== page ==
Jane Grigson’s Orange Mincemeat

It’s just occurred to me that I haven’t put on a Christmas recipe and it is only just over two weeks until the special day. This month has flown by at a scarily quick pace.

Luckily two weeks is just enough time to make this delicious orange flavoured mincemeat. Last year I gave you Mrs Beeton’s recipe, but this one comes from the wonderful Jane Grigson. It is very moist and because of the brandy, orange juice and orange liqueur. It is also vegetarian if you want it to be; the suet can be the vegetable-based sort, or you can leave it out altogether. Give it a go.

Jane Grigson

Jane Grigson

It is extremely easy to make: there is no cooking required so all you need to be able to do is chop, grate, mix and weigh. When you pot the mincemeat, it is very important you sterilise your jars. To do this first wash them in soapy water, then rinse and allow them to dry. Place the jars on a tray, with their lids sat beside them, facing upwards and pop them in the oven for 30 minutes at around 130⁰C. Let them cool a little before potting. If this seems a lot to make in one go, you can easily reduce the amounts as you see fit.

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Click here for the recipe I use for making mince pies.


250 g (8 oz) chopped candied peel

1 kg (2 lb) peeled, cored and grated apples

500 g (1 lb) suet (fresh or packed is fine, but fresh is best)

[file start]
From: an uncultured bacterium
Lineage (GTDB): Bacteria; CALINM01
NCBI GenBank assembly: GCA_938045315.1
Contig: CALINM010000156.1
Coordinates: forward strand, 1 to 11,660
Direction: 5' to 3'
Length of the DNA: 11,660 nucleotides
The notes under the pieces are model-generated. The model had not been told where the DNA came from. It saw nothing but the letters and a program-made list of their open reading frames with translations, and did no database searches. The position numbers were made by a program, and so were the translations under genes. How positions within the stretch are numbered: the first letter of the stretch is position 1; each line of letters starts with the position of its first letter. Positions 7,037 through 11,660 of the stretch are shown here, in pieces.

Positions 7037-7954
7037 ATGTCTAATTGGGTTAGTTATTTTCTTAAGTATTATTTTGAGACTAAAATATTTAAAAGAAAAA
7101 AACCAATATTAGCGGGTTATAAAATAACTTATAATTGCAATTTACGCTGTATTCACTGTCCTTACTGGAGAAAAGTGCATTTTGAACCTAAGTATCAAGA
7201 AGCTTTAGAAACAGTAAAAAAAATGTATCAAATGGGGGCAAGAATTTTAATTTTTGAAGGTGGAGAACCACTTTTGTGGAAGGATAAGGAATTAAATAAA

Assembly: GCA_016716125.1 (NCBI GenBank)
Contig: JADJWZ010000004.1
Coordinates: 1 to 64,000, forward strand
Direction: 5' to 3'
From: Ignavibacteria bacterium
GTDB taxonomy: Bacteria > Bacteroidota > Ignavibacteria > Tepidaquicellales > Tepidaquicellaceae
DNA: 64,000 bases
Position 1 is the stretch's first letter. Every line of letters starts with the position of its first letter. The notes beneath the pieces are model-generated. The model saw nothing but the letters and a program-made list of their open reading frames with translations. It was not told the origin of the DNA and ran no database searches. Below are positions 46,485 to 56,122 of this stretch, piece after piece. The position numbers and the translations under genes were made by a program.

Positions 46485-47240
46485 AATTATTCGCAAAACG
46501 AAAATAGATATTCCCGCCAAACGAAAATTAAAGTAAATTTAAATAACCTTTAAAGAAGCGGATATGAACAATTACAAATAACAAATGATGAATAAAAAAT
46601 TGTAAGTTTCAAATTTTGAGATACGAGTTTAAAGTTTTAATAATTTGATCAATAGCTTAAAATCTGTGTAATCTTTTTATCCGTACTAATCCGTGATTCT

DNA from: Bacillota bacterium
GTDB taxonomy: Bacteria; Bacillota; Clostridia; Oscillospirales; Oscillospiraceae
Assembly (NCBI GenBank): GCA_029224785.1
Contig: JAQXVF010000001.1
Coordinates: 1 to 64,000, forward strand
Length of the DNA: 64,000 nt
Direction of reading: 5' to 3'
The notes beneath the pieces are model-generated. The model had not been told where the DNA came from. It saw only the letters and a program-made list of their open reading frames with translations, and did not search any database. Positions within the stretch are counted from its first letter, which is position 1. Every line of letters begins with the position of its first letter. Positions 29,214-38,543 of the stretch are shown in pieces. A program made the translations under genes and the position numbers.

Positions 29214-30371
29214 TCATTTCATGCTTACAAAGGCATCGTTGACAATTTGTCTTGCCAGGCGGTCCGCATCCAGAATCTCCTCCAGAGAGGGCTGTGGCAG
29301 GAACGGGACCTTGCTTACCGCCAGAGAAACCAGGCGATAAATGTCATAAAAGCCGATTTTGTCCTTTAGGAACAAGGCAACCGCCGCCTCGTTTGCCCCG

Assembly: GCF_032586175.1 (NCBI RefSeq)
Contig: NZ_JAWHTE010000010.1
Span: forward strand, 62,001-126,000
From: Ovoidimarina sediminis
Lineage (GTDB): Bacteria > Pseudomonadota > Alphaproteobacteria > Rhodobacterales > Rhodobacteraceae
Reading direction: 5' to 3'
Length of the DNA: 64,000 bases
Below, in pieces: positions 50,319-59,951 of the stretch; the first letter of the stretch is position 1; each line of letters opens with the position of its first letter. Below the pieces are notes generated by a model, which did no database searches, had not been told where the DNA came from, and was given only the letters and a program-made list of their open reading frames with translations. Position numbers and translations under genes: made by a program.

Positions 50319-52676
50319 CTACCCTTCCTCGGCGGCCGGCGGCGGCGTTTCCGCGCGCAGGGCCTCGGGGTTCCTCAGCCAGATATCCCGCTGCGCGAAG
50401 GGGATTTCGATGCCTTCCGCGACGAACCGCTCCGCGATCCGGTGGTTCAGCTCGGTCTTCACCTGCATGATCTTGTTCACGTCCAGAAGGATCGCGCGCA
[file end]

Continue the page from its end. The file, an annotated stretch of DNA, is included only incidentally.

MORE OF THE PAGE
500 g (1 lb) currants

500 g (1 lb) raisins

500 g (1 lb) sultanas

500 g (1 lb) soft dark brown sugar

1 freshly grated nutmeg

125 g (4 oz) slivered almonds

Juice and zest of 2 oranges

4 tbs brandy

6-8 tbs orange liqueur

Mix all the ingredients together in a huge mixing bowl, then pot into sterilised jars. Store somewhere dark and cool, but not the fridge! Leave the mincemeat to mature for at least together before using it.



Filed under baking, Britain, Christmas, cooking, Desserts, Festivals, food, Fruit, General, Preserving, Recipes, Teatime

7 responses to “Jane Grigson’s Orange Mincemeat

  1. sixlittlerabbits

    Please let us know how long to let the mincemeat mature before using it. Thanks!


  2. Pingback: Suet – A Beginners’ Guide | British Food: A History

  3. Elizabeth Hill

    I adapted this to be vegan friendly by roasting hazelnuts to use in lieu of suet and it has just gotten better and better as time passes and is delicious in her broad town mince pie, which I freeze so can eat throughout the year!

    Liked by 1 person

    • It does get better. I don’t understand all the faff surrounding cooking your mincemeat. Just mix it all up and it never goes off.
      Good call on the hazelnuts…you can buy sustainably sourced palm oil based vegan diet these days from SUMA, by the way…it’s how I veganise my mincemeat…


  4. marilyn JUNE mccaw

    can this walnut and orange mincemeat be frozen

    Liked by 1 person

    • I’m sure it’ll freeze fine, but there’s no need to really as I’ve made this mincemeat many times and it’s kept well for 2 years (It’s never lasted longer than that!)


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